The recent success of the Morgellons-disease meme is, in part, explained by the fact that the Morgellons label resonates with symptomatic individuals. In one person’s words: “I felt so relieved. I found all these people talking about the same thing I was.”4 Accordingly, Morgellons disease has been considered a rapport-enhancing term in clinical medicine.5 The dermatology literature indicates that Morgellons disease is likely the equivalent of “delusional parasitosis,” a psychiatric illness in which patients erroneously believe that their skin is infested with parasites.5,6This competing conventional meme has been unpopular among individuals identifying themselves as having Morgellons disease.
For Morgellons disease, most information available to patients exists on the Internet; thus, the World Wide Web is a second important contributor to the proliferation of the Morgellons moniker. With widespread reports dating back only about 3 years, Morgellons has seen explosive growth for a concept dormant for more than 300 years. A large CDC-supported descriptive study is underway: a first formal clinical epidemiologic investigation of the Morgellons phenomenon, involving skin biopsies and fiber analysis (http://www.cdc.gov/unexplaineddermopathy/investigation.html).4 Results will characterize Morgellons as either a novel illness or an internet meme synonymous with one or more previously described disorders.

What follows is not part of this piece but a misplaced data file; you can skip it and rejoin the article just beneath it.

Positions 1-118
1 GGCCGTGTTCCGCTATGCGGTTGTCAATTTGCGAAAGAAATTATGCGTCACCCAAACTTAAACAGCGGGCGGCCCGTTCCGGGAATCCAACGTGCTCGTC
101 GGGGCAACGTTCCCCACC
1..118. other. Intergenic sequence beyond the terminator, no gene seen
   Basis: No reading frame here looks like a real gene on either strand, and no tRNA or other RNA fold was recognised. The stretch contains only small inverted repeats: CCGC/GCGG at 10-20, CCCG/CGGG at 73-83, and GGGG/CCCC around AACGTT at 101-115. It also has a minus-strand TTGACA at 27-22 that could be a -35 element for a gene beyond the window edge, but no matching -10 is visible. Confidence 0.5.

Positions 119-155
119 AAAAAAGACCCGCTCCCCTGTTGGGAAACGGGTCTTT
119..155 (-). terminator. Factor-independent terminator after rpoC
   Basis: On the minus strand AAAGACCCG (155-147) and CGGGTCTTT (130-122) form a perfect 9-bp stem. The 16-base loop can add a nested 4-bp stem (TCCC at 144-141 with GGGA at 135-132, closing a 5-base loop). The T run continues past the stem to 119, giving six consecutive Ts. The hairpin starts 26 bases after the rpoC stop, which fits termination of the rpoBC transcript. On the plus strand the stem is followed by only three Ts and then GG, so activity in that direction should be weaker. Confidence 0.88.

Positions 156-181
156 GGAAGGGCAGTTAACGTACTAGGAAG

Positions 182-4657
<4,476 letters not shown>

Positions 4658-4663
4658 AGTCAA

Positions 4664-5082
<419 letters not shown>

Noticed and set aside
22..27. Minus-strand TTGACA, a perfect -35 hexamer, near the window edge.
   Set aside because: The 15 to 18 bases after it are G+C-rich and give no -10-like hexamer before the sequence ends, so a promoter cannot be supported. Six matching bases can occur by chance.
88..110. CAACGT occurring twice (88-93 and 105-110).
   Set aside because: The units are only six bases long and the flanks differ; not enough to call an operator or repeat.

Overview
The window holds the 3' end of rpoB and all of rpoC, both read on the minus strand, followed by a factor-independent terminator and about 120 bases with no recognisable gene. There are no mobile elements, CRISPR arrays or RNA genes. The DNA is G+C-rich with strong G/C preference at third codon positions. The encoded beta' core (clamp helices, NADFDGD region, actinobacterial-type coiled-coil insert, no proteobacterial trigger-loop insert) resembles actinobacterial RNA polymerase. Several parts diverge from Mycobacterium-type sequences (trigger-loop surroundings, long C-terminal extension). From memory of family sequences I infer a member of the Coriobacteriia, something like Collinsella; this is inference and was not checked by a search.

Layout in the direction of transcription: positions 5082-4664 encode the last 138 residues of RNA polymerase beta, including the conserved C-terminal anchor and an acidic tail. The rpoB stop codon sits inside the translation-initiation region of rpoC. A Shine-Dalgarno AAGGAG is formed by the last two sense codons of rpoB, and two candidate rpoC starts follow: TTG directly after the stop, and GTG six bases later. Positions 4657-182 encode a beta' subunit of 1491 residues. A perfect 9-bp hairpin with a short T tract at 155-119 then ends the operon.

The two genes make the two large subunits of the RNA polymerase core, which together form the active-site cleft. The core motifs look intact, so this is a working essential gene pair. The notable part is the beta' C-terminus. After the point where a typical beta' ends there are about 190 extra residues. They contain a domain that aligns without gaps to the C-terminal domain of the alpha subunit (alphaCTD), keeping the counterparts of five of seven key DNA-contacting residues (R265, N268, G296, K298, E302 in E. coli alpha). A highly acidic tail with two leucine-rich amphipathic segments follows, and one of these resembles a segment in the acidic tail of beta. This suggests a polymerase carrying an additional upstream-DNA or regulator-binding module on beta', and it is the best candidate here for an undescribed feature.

I think they gravely misunderstand the use of the term “rapport-enhancing”. Here they seem to suggest a rapport between patients, yet in the literature they reference (Murase, Wu, and Koo), the term “rapport-enhancing” refers to rapport between doctor and patient.